keeping it would have the advantage that at any moment you can bring in a hotfix in master even if Develop isn't stable enough for a merge into master. But this means you'd need to have 2 focus points instead of a single one - both branches ...
Branching strategy is a very clearly a business decision in which the DevOps engineer should be the primary expert, explaining all the trade offs. There are some strong positions on this issue in the community, very clearly Jez Humble is on one side with his book of Continuous Delivery. You could see him talking about it here. Here would be a video by panel ...
It is actually very simple to convert a multi-branched hydra repository into a single branched model.
First, you want to start with the branches which have the least difference between itself and master or trunk. Examine their age and relevance. If they are still relevant, start merging them together and resolving conflicts. If they are no longer relevant, ...
Well @dan-cornilescu says it well for your particular problem, but the more general case for Trunk-Based Development (mentioned in the Continuous Delivery, Lean Enterprise, and The DevOps Handbook) is made here: https://trunkbaseddevelopment.com/
You can read book about best practices for git: https://git-scm.com/book/en/v2
Example for some git strategy in project:
Creates branch named like a task, feature/XXX-1
Sending task for review
If not review, fixes and again review
If reviewed go to test
If test not passed, fixed and again review/tests
First time review:
git pull dev
git checkout -b ...
I'd argue that this isn't actually about staging servers. A staging server closely mimics the production environment, and is where a release goes immediately prior to going to production. A feature branch that hasn't been merged into master is not going to be released directly to production, so it should not go on a staging server.
If we reframe the ...
You've discovered one of the great pitfalls with TFVC. I have also not found an answer to this issue.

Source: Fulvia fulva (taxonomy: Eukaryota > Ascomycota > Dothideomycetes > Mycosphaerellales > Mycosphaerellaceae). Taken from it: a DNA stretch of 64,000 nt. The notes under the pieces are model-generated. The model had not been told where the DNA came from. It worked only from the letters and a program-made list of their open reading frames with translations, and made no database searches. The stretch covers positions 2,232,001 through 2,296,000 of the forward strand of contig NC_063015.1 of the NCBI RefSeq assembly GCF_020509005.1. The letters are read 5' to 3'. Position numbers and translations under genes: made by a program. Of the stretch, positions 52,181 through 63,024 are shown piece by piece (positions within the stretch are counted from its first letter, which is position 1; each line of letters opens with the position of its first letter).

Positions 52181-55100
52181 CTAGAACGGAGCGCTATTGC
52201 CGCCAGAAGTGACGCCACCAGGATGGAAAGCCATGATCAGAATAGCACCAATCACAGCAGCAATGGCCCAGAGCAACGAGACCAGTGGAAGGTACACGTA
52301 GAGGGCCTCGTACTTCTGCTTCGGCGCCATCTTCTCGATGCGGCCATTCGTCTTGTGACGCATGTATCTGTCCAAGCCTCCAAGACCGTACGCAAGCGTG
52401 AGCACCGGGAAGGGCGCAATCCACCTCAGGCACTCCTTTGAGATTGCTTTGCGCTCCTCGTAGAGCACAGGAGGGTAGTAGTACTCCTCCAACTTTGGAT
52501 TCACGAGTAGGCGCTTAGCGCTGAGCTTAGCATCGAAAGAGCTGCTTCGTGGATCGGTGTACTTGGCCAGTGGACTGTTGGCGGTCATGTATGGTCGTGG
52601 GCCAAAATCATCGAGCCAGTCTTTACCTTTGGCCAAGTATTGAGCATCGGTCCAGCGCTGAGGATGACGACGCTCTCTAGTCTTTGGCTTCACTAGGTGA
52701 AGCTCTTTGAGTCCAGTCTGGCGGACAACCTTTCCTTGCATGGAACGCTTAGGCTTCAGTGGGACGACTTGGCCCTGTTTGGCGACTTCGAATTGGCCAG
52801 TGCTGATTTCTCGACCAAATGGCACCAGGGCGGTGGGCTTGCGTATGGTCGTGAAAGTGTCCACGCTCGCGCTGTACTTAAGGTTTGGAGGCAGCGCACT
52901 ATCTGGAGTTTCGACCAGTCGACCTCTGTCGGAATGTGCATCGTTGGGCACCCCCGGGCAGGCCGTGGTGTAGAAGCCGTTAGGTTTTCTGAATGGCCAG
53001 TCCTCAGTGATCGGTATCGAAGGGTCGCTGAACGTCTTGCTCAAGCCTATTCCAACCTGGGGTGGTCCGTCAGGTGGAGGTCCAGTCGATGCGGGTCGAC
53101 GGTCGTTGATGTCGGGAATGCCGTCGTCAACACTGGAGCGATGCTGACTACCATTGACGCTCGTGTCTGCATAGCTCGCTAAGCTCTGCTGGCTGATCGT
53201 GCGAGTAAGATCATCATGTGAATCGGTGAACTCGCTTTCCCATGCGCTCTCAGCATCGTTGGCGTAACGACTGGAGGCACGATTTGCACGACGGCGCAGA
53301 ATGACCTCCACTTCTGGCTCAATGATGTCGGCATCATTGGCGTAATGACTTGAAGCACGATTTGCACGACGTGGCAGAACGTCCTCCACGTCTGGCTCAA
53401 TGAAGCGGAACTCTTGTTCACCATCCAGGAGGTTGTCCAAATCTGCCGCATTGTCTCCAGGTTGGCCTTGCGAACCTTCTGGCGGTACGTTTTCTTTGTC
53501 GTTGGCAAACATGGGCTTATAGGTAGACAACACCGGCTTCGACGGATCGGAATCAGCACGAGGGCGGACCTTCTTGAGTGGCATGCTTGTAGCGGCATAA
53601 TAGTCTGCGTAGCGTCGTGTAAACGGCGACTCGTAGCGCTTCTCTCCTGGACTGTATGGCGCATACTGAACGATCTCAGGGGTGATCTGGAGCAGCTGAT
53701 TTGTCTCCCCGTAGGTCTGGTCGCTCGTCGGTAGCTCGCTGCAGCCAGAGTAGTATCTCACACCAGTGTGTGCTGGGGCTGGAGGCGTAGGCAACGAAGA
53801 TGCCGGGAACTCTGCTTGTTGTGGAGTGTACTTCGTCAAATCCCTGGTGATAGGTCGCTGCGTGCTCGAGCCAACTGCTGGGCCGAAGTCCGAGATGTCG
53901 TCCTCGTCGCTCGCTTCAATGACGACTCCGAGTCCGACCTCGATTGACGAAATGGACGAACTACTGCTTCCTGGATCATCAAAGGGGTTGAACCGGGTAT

The only possible option I've seen around getting code from TFVC out of different branches is to base your pipeline off the highest point of the source tree possible (i.e. the highest common parent folder of all branches) and always build using source ...
Maybe if you maintained branches per versions instead of per customers it could help reduce their number?
Otherwise the only way to really get away from it is to be able to host the software yourself and switch to a SaaS model where you would be able to maintain only one version of it.
What is the recommended practice?
The book ”Accelerate” by Forsgen, Humble and Kim documents their research that teams that use fewer long-lived branches are more successful.
The question is then what is the best minimum set of branches for a given team. The answer to that, like many things, is ”it depends”. A team that pushes into production a dozen times ...
A few questions so I can better understand your use case:
How often would this deployment/build of yours be run?
Will there ever be any changes going into Master that do not come from develop?
If you plan to run this deploy/build which would create a PR to merge to Master for each change in develop, then I would recommend to delete the develop branch and ...
I would look into Azure Functions. Create a gate trigger and enable azure function after a successful release.
You can create a release process to manage deployments in your environments.
A plugin that can help you is the maven-release-plugin, where you 'freeze' the package and can promote them between environments (DEV -> UAT -> PROD). This ensures that the artifact (package) is exactly the same as the Production environment.